As in Austen's other work, the marriage plot predominates, but the central themes are found in the characters' interactions with each other and the degree of intelligence, humanity, capacity for growth, and kindness they bring to their inherited social positions. Emma, who has so many gifts, abuses them for much of the novel by trying to rearrange other people's lives—she manipulates Harriet Smith's emotions, hurts those of Miss Bates, all the while not knowing where her own feelings really lie. It is her discovery, guided by Knightley, both of her shortcomings and her real feelings that in a sense earn her betrothal to Knightley. Yet Emma's machinations, reprehensible as they may be, serve not just to expose her moral shortcomings, but the failings of others and of the social system itself. This exposure is particularly evident in the secret engagement between Frank Churchill and Jane Fairfax—subterfuge forced upon the couple by superficial considerations about money and propriety, and made especially painful for Jane when Churchill flirts with other women in her presence and then ignores her, all to conceal the engagement. Indeed, an encounter between Emma and Churchill toward the end of the novel (Chapter 18 of Volume 3) shows each admitting to the other the manipulative nature they share.
Adding to the sense of complexity of the social system is the capricious ease with which some characters fall into personal happiness and prosperity without themselves suffering very much, while others achieve happiness only after long and patient struggle. Jane suffers far more than Frank in the course of their secret union, and Knightley is overtly jealous of the twenty-three-year-old Frank Churchill being handed a fortune and marrying Jane, while he is to marry Emma, whom he has known since she was a child, only after a long, careful vigil (Chapter 13, Volume 3). Churchill, in a slight way, is socially stigmatized by his own passions in arranging the secret engagement (which Jane at one point calls off), but yet his youthful rashness is ultimately rewarded. The coincidental death of Mrs. Churchill, his aunt, has also played right into his hands: She would have opposed the marriage and refused any financial backing.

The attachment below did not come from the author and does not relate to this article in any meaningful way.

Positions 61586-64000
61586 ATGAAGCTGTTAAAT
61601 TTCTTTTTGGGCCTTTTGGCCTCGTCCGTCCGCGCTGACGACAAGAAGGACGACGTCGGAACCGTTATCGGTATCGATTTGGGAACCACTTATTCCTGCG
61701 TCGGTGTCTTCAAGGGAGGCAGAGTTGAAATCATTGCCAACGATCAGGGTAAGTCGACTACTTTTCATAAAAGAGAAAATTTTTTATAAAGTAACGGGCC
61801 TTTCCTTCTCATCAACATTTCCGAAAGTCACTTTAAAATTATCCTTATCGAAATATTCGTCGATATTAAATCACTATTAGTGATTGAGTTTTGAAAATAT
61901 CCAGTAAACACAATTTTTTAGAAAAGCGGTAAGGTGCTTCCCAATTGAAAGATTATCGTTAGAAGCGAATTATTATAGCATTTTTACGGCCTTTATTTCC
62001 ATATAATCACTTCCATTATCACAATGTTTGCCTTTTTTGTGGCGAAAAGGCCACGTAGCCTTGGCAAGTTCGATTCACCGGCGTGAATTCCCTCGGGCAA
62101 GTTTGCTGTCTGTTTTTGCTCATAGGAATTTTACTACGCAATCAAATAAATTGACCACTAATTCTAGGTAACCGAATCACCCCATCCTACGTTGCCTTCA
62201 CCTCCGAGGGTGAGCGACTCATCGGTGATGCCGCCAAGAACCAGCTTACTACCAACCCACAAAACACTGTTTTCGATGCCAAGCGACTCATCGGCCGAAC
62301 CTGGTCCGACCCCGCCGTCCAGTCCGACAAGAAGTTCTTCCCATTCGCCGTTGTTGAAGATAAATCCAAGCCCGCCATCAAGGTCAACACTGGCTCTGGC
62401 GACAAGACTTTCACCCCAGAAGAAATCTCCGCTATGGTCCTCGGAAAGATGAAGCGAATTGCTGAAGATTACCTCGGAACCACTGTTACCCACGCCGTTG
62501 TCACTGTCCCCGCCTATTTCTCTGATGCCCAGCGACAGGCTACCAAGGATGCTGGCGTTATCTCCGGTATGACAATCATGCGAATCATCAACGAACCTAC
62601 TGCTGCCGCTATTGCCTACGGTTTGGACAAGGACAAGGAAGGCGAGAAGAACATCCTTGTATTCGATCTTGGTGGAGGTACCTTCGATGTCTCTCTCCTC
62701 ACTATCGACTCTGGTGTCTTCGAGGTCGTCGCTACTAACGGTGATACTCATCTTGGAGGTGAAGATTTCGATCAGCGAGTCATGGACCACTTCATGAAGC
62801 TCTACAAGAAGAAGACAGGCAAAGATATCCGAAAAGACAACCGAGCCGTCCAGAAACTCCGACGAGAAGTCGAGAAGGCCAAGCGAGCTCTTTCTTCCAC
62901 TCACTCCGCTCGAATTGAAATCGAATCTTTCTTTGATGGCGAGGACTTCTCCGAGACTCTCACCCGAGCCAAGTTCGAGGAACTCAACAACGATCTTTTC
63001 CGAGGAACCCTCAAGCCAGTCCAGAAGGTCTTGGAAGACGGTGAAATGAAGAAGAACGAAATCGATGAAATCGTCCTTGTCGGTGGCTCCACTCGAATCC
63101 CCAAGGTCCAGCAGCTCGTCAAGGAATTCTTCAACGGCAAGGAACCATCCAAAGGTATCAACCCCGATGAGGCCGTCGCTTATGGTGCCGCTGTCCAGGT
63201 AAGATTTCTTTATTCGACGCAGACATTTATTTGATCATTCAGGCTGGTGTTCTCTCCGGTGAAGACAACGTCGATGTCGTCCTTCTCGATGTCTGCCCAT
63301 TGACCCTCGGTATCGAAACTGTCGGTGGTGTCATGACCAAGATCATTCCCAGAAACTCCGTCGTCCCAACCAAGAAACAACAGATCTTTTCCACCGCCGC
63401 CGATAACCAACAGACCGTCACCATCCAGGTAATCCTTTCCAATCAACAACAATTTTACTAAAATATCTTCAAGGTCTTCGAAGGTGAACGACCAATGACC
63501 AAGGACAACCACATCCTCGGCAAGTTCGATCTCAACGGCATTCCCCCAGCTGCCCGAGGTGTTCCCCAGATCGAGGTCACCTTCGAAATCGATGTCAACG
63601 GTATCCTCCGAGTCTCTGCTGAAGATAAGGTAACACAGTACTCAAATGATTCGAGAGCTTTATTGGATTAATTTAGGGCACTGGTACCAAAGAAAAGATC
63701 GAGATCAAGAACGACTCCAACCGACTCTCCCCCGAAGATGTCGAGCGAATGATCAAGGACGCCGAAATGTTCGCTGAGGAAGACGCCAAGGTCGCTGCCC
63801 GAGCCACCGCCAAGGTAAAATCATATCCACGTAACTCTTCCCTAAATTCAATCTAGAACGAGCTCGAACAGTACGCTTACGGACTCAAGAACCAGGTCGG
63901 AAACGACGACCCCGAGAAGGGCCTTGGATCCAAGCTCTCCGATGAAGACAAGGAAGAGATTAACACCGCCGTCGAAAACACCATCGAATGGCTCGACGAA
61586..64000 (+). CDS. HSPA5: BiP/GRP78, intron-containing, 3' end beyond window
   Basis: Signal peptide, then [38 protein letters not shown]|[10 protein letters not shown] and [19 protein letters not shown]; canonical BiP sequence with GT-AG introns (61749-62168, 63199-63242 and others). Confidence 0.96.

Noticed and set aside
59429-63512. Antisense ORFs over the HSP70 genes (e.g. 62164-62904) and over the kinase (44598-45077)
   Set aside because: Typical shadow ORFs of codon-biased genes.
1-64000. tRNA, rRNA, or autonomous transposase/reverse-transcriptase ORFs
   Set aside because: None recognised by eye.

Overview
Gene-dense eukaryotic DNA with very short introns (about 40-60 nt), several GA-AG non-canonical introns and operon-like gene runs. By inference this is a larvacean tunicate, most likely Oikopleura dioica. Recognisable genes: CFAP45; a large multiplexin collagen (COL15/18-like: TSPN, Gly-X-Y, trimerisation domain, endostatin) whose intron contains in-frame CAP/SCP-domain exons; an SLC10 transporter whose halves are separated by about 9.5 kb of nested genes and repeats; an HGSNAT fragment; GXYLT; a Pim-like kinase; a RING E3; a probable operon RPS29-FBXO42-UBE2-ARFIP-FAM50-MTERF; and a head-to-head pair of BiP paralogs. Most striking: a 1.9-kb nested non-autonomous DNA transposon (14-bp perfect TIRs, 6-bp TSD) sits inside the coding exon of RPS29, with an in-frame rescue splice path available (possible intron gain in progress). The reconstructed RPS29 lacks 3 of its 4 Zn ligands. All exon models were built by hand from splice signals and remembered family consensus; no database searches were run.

Breaches of propriety and abuses of language find expression here as in Austen's other novels, most dramatically in the famous Box Hill outing, reminding one of Austen's pervasive concern with propriety and decorum for the sake of human dignity and happiness. In addition to Churchill's blatant flirting with Emma and its repercussions on Knightley and Jane Fairfax, there is Emma's abuse of Miss Bates and the events that lead up to it. After annoying Mrs. Elton, the self-proclaimed chaperon of the party, by preempting a leadership role—a perhaps forgivable breach—Emma starts a conversation game in which each person may contribute "one thing very clever, ... or two things moderately clever—or three things very dull indeed." Miss Bates takes the bait and offers "three things very dull indeed." Emma quips back, "Pardon me, but you will be limited as to number—only three at once." Miss Bates is very hurt, and apologizes about her loquacity to Mr. Knightley, yet she also notes Emma's rudeness. Later, Knightley confronts Emma with her cruelty, reaffirming the imperative that well-placed, intelligent people need to behave in a caring manner towards others, regardless of their perceived lack of intelligence. The Box Hill sequence suggests how polite behavior can mask many complex passions and motives, but also that, as often as not, there is a reason for masking them.
Gossip is a breach of decorum and abuse of language that apparently only becomes so when it...
(This entire section contains 838 words.)
is revealed to its subjects, but characters who gossip sink in the author's, the reader's, and magnanimous characters' estimations. Frank Church gossips about the Eltons having married on slight acquaintance right after they are out of earshot, preparing for a discussion of capricious vs. steady marriages, and Jane Fairfax counters that people of strong character pull away from any "unfortunate acquaintance," anticipating her own breaking of their engagement, and underscoring hers and Churchill's divergent ratings on Austen's character scale. (Still, there remains the ever-present possibility of Churchill's own moral growth as the husband of Jane Fairfax.) Knightley, by contrast to Churchill, is a man of few words—his summary of Frank Churchill's life is one of the few times he speaks at all negatively about another. The banter at Box Hill, and the flirtation between Churchill and Emma leave Knightley so upset that he leaves. The episode leaves him very conscious about how the language of love can be abused and this awareness makes it almost impossible for him to propose to Emma. Ironically, it is both his knowledge of Churchill's engagement to Jane as well as a visit to his brother's family that remind him of his own feelings for Emma. In the end, "perfect happiness," in the form of a decidedly modest wedding between Emma and Knightley, prevails. It is as though ceremonies, like language, must be kept appropriately in check to validate the expression.